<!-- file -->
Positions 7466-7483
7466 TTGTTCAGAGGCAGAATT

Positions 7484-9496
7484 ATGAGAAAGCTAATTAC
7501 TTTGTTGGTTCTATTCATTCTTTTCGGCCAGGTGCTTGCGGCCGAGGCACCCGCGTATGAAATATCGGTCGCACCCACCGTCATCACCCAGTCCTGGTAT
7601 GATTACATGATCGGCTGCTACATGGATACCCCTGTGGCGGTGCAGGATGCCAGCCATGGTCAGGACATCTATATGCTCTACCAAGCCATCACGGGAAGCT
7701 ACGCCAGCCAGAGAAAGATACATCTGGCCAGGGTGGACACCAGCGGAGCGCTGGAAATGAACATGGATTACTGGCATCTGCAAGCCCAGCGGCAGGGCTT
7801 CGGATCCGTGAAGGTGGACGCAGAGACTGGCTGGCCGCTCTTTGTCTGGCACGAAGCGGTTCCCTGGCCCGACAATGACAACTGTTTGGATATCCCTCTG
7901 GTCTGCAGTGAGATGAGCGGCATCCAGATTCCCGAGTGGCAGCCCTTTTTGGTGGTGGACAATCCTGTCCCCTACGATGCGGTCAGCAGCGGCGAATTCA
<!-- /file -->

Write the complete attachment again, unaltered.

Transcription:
Positions 7466-7483
7466 TTGTTCAGAGGCAGAATT

Positions 7484-9496
7484 ATGAGAAAGCTAATTAC
7501 TTTGTTGGTTCTATTCATTCTTTTCGGCCAGGTGCTTGCGGCCGAGGCACCCGCGTATGAAATATCGGTCGCACCCACCGTCATCACCCAGTCCTGGTAT
7601 GATTACATGATCGGCTGCTACATGGATACCCCTGTGGCGGTGCAGGATGCCAGCCATGGTCAGGACATCTATATGCTCTACCAAGCCATCACGGGAAGCT
7701 ACGCCAGCCAGAGAAAGATACATCTGGCCAGGGTGGACACCAGCGGAGCGCTGGAAATGAACATGGATTACTGGCATCTGCAAGCCCAGCGGCAGGGCTT
7801 CGGATCCGTGAAGGTGGACGCAGAGACTGGCTGGCCGCTCTTTGTCTGGCACGAAGCGGTTCCCTGGCCCGACAATGACAACTGTTTGGATATCCCTCTG
7901 GTCTGCAGTGAGATGAGCGGCATCCAGATTCCCGAGTGGCAGCCCTTTTTGGTGGTGGACAATCCTGTCCCCTACGATGCGGTCAGCAGCGGCGAATTCA